Literature Study GuidesA Thousand AcresBook 5 Chapters 35 37 Summary

A Thousand Acres | Study Guide

Jane Smiley

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A Thousand Acres | Book 5, Chapters 35–37 | Summary

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Summary

Chapter 35

Ginny's relationship to her body was forever changed when her father abused her. Sex with Ty makes her "touchy," and she always wears her nightgown. She scrubbed her body clean before her wedding night so Ty would not be repelled if she were not clean and odor-free. Then she was surprised there was no blood on the sheets after their wedding night. In other words, because she had completely suppressed all recollection of her father's abuse, she had thought she was still a virgin when she was not. It is only now she realizes this is more "evidence that my midnight experiences with Daddy had lifted off me, leaving no trace in my memory."

New memories resurface. She remembers pretending to be asleep when her father had sex with her. She never fought him but he would say, "Quiet now, girl. You don't need to fight me." But she doesn't remember the actual penetration, or how many times there were. What she remembered was just the top of his head, his callused hands, and the way he smelled of whisky and cigarettes and the farm.

But her memories are incomplete, so even now Ginny cannot judge him as harshly as Rose does, as if "through the cross hairs of a bombsight."

Chapter 36

Late in July Ginny, Ty, Rose, and Pete go to see their lawyer in Mason City. The consultation lasts two hours, and he tells them their best defense against the lawsuit is to farm their land and farm it well. So Ginny wears dresses and keeps her house so scrupulously clean she has no time for anything else. She thinks of her neighbors as a collective, judgmental "Eye" that can see what she is doing at all times. "That Eye was always looking, day and night, even when there were no neighbors in sight," she says.

Then, in a final paragraph remarkable for the abrupt change in topic as well as for the matter-of-fact way it reveals a new tragedy, Ginny says Pete is dead. In just four sentences, she states Pete got so drunk the blood test later showed he shouldn't have been conscious. He took his gun, threatened Harold, then drove his truck into the quarry and drowned.

Chapter 37

Rose stumbles up the road toward Ginny's house at six in the morning after the sheriff informs her Pete is dead. She asks Ginny to go to the house and watch the girls while the sheriff takes her to the quarry. Ginny sets about making breakfast for Pammy and Linda as if they were her own daughters, even thinking for a moment it would be better for them if she were their mother. She lets the girls chatter on about their plans and cannot bring herself to tell them about their father's death, not even when Linda senses something is wrong and asks Ginny.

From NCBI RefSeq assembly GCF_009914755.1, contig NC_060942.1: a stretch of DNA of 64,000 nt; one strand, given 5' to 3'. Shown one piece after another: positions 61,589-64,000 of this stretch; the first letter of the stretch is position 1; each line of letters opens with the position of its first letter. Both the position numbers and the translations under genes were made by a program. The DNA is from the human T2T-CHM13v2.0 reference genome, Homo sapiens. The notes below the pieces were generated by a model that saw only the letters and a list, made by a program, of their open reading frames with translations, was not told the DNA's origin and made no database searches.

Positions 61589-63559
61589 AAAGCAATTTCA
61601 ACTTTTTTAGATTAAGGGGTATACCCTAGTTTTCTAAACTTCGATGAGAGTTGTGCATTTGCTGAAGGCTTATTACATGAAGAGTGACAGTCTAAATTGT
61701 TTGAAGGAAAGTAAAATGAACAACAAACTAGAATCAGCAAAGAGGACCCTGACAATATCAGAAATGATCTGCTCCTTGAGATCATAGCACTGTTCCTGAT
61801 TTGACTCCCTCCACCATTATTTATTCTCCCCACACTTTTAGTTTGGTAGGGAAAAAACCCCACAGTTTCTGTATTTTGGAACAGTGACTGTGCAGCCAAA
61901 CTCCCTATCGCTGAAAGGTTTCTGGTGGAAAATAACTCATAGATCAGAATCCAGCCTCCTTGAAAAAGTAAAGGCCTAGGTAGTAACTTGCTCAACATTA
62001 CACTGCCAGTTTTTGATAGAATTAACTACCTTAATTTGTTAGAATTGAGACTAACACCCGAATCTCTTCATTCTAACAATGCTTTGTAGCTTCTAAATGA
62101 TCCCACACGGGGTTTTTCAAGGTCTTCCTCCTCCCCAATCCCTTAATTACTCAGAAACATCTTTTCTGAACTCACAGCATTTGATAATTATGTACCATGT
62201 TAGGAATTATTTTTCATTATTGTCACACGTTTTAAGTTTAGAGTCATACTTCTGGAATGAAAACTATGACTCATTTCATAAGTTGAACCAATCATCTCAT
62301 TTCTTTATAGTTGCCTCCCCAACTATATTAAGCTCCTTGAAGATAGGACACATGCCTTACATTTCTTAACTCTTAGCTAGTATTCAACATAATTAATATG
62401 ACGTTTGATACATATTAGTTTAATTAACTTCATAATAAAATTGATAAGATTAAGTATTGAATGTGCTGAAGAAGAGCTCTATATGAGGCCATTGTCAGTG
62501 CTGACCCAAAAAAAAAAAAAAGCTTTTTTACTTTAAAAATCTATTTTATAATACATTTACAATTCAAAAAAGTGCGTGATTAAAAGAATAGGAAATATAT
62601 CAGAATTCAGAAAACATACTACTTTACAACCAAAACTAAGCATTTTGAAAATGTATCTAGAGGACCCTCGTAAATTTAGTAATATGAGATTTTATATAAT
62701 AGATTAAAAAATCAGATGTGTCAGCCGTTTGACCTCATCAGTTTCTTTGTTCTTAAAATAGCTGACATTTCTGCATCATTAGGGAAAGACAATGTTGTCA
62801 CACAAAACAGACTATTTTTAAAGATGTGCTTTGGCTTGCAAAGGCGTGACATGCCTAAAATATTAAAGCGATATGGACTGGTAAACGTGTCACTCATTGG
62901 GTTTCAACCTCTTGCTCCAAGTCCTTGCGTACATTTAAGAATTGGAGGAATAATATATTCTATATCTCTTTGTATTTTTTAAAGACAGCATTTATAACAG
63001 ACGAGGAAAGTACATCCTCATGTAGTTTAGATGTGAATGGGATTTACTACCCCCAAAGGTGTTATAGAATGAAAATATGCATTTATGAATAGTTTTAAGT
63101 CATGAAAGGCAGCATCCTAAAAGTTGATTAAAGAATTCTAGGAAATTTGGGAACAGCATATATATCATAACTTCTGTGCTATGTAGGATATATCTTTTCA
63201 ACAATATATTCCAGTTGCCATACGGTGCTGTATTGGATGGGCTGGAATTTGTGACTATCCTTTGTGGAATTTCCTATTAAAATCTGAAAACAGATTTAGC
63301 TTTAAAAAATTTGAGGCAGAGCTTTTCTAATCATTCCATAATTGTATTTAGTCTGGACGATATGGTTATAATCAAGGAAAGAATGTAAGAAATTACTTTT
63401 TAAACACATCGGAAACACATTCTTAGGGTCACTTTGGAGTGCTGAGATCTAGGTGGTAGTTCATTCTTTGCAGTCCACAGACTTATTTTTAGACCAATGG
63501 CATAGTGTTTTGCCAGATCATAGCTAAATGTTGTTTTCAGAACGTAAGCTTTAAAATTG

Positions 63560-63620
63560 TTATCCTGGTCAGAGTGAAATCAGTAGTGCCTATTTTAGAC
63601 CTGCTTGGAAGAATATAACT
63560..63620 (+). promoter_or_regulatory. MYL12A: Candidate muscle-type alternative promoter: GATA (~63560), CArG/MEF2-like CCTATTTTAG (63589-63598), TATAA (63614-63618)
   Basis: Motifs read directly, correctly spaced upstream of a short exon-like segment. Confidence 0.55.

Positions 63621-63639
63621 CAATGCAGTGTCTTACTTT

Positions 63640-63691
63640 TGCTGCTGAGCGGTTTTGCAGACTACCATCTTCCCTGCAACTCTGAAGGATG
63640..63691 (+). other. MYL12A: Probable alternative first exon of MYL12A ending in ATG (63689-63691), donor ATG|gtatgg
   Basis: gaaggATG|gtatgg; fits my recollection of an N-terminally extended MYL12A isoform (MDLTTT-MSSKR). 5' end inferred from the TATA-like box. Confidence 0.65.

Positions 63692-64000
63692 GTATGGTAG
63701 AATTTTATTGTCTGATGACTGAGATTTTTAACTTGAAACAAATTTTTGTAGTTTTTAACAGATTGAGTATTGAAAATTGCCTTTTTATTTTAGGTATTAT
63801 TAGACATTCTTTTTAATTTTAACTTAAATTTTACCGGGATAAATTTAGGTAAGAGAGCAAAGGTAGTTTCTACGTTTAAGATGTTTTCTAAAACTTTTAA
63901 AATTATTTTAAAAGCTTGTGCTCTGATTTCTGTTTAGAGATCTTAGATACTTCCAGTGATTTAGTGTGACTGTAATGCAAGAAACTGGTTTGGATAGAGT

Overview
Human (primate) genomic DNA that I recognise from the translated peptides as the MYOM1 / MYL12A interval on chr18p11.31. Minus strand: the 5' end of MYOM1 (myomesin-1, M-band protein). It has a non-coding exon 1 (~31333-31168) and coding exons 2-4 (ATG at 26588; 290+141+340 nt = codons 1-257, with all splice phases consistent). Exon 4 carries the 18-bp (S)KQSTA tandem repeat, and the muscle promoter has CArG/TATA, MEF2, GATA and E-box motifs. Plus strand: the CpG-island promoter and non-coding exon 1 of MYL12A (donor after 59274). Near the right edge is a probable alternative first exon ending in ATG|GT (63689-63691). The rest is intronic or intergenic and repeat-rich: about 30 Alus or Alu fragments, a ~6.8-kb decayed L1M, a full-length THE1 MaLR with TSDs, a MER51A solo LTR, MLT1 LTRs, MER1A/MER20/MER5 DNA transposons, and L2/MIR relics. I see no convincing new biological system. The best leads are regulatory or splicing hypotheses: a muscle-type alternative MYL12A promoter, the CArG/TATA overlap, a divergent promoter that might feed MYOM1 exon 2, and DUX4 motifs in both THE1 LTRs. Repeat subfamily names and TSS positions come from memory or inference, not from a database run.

Ginny is reminded she was in school when her mother died, and how she knew from the "terrifyingly sympathetic" look on the teacher's face what had happened. She remembers days of sitting and doing nothing while people talked and cooked. "Our job, it appeared, was to sit quietly in the living room, without reading or playing games." With a pang, Ginny realizes she has nothing more to offer her nieces than people had offered her after her mother died.

After Rose comes home and tells the girls, Ginny slams the door behind her to drown out the sound of the girls' cries. In the days to come, "the marvelous engine of appearances" cranks up and they get through the funeral. Caroline and Frank send a small wreath but Larry does not come. Then Rose calls in the middle of the night and asks Ginny to come down to talk.

Analysis

For someone whose mind has walled off so many memories, Ginny spends a lot of time reflecting on her past. In Chapter 35 she recalls everything from an accidental aspirin overdose when she was three years old to her wedding night with Ty. The thread connecting all these memories is how her father's sexual abuse has divorced her from her own body, so much so she didn't even realize she was not technically a virgin when she married Ty. Yet in the process of reflecting on her life, she is rewarded—or cursed—with a brand-new memory: that of her father's callused hands and whiskey-tainted breath as he lay on top of her in bed.

Ginny abruptly segues from this to the stark announcement of Pete's death. The characters themselves do not seem entirely clear whether it was an accident or suicide. But since Pete was drunk, and since he had terrorized Harold Clark with a gun just before driving into the quarry, the sense is Pete is responsible for his demise either way. But his death, and its effect on his two young daughters, prompts yet another torrent of memories for Ginny: that of her mother's death 22 years ago when Ginny was only 14.

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